Bullying at work has no serious legal or equitable remedies typically because it is not recognized as life threatening, or as a form of discrimination which is harassment that can be sexual, racial or religiously offensive in its nature. Workplace bullying is not considered to be illegal unless the form of harassment is acted out against legally protected classes of people that directly violates the Title VII of the Civil Rights Act of 1964 and other federal authority.
Bullying at Work: Media Attention
Therefore, bullied employees may need to consider taking extreme measures to expose workplace bullies and the companies that protect them if they are victims of outrageous harassment such as physical attacks, threats and public humiliation tactics such as screaming and cursing.
Other outrageous behaviors that are grounds for seeking media attention are damaging and ruining personal property. Media attention can be very helpful in forcing a workplace bully’s company to stop the harassment.
Contacting local news stations should be the last an final step taken after the victim has tried to resolve the problem by seeking help from supervisors and human resource departments. Many times companies are neglectful and downright insensitive to dealing with complaints about managers in their company.
Unfortunately, the way many companies deal with workplace bullying is by terminating the victim that complains about bullying at work, so that the companies may not be forced to reprimand or terminate a needed manager or employee that they (falsely) believe are a greater asset to the company. No company wants to have a negative perception of their business by the public. Even if the company has wrongfully terminated a bullied employee that has complained the department heads more than likely will reevaluate their actions, or at least get rid of the workplace bully if the company itself is exposed by the media.
Bullying at Work:
Outside Sources Bullied Victims Can Contact that Have a Direct or Indirect Influence on Companies
Many victims of bullying at work are forced to handle the conflict by getting out of the abusive workplace environment which results in their resigning or moving to another department in the company. Victims of this type of abuse often lack knowledge of sources that they can turn to that can be effective at helping to resolve the conflict or at least investigate claims of workplace bullying. Too often victims are bullied repeatedly until they explode all because they were unaware that there are outside sources that could help these individuals find justice.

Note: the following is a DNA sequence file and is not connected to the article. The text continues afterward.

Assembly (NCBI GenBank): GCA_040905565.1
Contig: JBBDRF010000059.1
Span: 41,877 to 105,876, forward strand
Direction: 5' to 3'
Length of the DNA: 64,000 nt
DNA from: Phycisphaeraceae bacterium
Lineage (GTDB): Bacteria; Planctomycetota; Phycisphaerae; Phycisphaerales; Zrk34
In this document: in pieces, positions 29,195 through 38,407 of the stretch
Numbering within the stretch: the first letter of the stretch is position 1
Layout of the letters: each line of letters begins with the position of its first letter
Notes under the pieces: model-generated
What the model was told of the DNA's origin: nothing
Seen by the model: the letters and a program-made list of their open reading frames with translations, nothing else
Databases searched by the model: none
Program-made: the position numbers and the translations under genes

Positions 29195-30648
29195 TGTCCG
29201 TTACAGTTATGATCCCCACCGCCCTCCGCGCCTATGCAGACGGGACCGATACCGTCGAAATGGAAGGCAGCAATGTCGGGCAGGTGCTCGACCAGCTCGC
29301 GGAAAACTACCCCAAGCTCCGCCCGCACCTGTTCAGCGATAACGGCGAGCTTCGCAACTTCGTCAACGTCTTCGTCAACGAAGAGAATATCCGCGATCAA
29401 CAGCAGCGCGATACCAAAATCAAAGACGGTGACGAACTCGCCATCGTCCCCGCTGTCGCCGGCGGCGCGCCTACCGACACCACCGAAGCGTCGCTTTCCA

Some outside sources that protect employees from this kind of abuse are:
Human Rights Commission
The Human Rights Commission is a body set up to investigate and protect human rights referred to as the “basic rights and freedoms” to which all humans are entitled. Examples of human rights and freedoms commonly thought to be human rights are civil, political rights, rights to life and liberty, freedom of expression and equality before law; and social, cultural and economic rights, including the right to work and the right to education.
Serial workplace bullies often find ways to harass subordinates which violates human rights. These tactics are acted out to drive the employee away or provoke the employee to anger. Human rights laws provide limited protection from bullying at work but only for some people.
Some tactics that are considered as a violation to human rights are:
- Denying breaks such as restroom or meal breaks to workers after 6 to 8 hours of working.
- Forcing employee take on a task that could cause bodily harm to the individual.
- Failing to pay an employee wages for hours or weeks worked.
In the United States each state has an independent agency that is charged with preventing and eradicating discrimination in employment.
Human rights claims must have an alleged basis within a protected class. An employer or bully can be charged with discrimination if they allow some employees within the same rank to be accommodated with certain necessities needed to perform their functions but deny another class of individuals the same necessities within the same rank.
Protected classes of individuals are those of color, sex, creed or disability.
Editor’s Note: However, in addition to the very narrow range of those protected by Human Rights Commissions they are usually toothless, lacking any real ability to enforce anything approaching a fair resolution. Even winning a Human Rights Commission claim will result in a token reprimand that is more of an insult added to injury than compensation or justice for those subjected to bullying at work.
US Equal Employment Opportunity Commission
The US Equal Employment Opportunity Commission investigates discriminatory practices on basis of race, color, religion, sex, national origin, disability or age. The EEOC is set up to deal with claims of harassment, which is a form of employment discrimination that violates Title V11 of the Civil Rights Act of 1964.
The Age Discrimination in employment Act of 1967, (ADEA), the Americans with Disabilities Act of 1994(ADA).
Bullying at work is a form of harassment in which is unwelcome conduct that the U.S Equal Employment Opportunity Commission investigates when the inappropriate conduct is based on a particular race, color, sex, religion, national origin, disability or age.